Only in Silicon Valley

A few minutes ago, I was sitting in my cube coding away when the girl who sits next to me says “argh, why is Outlook so damn hard do use!” rather loudly.

So I say, “what’s wrong with Outlook?”

Then I hear someone else from 2 cubes over yell, “yeah, what *is* wrong with Outlook? “.

As I peek my head over my cube wall to see who said it, he adds, “you know I designed the latest version of it right? That was my last job. What are you having trouble with?”

Now he’s one of the designers that worked with us on Yahoo! Answers. Pretty cool. Especially because Outlook is one of the MS products that I really like (when it’s not being slow).

5 Responses to “Only in Silicon Valley”

  1. Dan McKinley Says:

    Ask him why the reading pane continuously updates after I open Outlook, downloading all of the images in emails while my spam rules process. The message displayed in the reading pane shouldn’t change while rules are running.

    Also ask him why the process grows to well over a gig if I leave it open more than four or five hours. That’s pretty irritating too.

  2. Udi Says:

    He was the interaction/experience designer. He didn’t handle the implementation. Maybe that’s why he left and came to Yahoo! ;)

  3. Tom Says:

    The reading pane is probably redrawing for all the events that could trigger a redraw as it processes your rules. Clearly that wasn’t the right way to do it. The redraw should only happen after an event is detected that requires the redraw.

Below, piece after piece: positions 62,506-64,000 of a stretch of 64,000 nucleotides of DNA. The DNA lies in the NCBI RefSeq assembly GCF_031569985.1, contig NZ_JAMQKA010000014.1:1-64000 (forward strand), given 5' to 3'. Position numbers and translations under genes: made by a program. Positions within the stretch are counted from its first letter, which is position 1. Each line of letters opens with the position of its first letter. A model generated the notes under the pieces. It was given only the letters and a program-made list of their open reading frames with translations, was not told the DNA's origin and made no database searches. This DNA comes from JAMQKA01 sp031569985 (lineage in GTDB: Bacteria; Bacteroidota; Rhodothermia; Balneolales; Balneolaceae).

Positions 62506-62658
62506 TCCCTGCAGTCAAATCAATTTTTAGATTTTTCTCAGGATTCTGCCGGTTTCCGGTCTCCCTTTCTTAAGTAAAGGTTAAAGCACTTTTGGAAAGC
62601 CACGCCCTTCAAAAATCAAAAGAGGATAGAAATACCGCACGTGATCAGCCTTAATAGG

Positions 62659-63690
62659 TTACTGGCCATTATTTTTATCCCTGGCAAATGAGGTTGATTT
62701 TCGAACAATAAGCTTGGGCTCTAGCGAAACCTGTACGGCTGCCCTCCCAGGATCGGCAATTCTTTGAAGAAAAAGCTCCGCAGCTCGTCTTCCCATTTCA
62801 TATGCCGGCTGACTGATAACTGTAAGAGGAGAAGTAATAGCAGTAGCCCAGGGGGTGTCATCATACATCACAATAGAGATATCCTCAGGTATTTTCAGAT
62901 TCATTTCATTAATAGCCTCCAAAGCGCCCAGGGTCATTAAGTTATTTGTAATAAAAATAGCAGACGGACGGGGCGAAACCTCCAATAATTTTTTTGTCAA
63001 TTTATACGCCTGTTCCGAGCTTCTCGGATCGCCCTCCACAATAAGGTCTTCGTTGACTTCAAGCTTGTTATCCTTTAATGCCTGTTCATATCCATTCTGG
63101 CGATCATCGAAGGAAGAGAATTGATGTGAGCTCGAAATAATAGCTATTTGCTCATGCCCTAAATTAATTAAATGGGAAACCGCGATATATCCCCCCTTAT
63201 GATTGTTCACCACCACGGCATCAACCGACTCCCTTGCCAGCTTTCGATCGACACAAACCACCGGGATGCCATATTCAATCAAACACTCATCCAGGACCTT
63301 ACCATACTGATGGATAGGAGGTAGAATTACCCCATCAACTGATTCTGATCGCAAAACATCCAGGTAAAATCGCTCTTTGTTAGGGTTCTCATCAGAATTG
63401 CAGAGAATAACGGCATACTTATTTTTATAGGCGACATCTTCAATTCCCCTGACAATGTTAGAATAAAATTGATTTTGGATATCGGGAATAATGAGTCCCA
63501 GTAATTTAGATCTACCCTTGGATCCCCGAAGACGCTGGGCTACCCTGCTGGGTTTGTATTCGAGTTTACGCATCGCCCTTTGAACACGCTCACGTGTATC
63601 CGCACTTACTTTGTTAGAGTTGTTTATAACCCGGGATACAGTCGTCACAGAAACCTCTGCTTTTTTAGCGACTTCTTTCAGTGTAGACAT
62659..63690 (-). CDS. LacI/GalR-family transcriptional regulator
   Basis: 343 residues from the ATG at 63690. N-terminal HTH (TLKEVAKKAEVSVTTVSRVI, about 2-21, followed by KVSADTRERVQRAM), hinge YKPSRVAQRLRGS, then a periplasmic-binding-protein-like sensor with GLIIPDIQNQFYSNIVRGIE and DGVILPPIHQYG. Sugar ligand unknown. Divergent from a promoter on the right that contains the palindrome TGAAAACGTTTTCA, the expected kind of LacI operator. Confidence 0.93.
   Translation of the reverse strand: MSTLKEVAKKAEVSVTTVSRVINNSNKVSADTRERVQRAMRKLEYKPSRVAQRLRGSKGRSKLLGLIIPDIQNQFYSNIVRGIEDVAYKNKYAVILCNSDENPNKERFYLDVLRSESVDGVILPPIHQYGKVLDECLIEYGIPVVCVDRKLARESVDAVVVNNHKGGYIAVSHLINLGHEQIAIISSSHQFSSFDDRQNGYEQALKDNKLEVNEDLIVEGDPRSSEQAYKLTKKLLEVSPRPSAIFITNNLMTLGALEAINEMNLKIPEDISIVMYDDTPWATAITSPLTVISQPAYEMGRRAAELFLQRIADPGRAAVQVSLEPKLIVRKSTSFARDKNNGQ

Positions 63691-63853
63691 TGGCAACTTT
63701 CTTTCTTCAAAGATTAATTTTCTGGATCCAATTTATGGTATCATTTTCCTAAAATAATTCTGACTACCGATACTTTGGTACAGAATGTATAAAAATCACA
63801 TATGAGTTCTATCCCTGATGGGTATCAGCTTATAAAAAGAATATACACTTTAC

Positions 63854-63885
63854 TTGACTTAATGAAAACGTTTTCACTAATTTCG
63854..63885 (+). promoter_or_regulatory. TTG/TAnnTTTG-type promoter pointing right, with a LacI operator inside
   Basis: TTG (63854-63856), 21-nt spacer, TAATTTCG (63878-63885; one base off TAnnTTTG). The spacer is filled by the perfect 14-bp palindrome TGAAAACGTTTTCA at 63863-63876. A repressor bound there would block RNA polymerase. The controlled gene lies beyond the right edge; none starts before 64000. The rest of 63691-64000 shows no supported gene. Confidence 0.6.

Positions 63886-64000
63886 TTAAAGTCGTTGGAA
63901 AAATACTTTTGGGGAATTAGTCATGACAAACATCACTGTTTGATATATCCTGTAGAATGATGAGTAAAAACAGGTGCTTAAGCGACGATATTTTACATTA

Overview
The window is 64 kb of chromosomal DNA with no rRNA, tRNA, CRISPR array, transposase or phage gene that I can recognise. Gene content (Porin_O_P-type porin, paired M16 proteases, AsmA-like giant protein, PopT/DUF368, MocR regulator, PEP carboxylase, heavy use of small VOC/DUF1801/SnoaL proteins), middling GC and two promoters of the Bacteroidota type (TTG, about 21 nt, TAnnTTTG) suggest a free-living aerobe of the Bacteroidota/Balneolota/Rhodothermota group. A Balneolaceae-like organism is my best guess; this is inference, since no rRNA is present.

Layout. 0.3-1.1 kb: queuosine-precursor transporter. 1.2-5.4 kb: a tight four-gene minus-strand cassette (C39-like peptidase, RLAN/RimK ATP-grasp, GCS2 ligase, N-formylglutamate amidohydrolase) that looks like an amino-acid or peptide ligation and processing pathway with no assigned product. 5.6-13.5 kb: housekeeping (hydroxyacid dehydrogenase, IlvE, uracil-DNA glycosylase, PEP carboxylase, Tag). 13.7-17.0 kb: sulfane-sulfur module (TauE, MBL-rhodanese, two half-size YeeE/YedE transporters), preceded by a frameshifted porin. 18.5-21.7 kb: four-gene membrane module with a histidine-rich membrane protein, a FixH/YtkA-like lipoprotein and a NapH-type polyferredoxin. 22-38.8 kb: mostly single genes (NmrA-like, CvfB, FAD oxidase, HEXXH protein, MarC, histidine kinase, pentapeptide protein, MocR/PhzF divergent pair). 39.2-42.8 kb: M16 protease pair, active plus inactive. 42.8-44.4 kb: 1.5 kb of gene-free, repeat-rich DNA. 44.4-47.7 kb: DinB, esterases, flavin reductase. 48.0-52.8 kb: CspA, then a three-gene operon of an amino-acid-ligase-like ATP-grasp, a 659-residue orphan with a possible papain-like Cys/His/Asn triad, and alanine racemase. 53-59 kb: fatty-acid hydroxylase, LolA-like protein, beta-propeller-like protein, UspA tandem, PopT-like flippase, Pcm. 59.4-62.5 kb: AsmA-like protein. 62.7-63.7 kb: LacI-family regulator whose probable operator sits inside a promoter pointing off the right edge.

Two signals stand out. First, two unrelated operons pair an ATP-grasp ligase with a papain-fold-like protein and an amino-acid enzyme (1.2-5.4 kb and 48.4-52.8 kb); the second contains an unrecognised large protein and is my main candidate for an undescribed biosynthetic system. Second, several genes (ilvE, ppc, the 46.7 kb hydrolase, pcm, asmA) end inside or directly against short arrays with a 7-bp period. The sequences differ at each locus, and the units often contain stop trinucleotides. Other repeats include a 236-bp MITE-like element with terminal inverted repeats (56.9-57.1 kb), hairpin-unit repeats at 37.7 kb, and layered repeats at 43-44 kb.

As for why the process gets so big, I actually did work on this… more specifically I managed the process by which we got the number of crashes in the product down by 90%. During that process we also got rid of about half of the hangs and heap corruptions, many of which co-occured with memory leaks. Now to catch memory leaks in the act is pretty difficult, usually you need people to be running a special heap/stack tool, and it slows down the machine considerably to do so.

    Testers were able to do this to an extent, but it was impossible to run this against all possible configurations (esp. taking into account 3rd party add-ins which often cause memory leaks).

    Anyhow, if the leak causes a crash, then you can trace some potential fixes based on looking up the bucket number under the crash event in the event viewer. If you have 3rd party add-ins, try uninstalling them to see if you can isolate one of them as the cause. Also try to install the latest office service pack. If those things don’t work, then there’s not much else to do… sorry about that.

  4. Udi Says:

    Thanks Tom!

  5. Dan McKinley Says:

    I eventually used LeakDiag on it myself, and determined that Google desktop search is the problem. Unfortunately, that’s way too useful to uninstall. At any event, not Microsoft’s fault.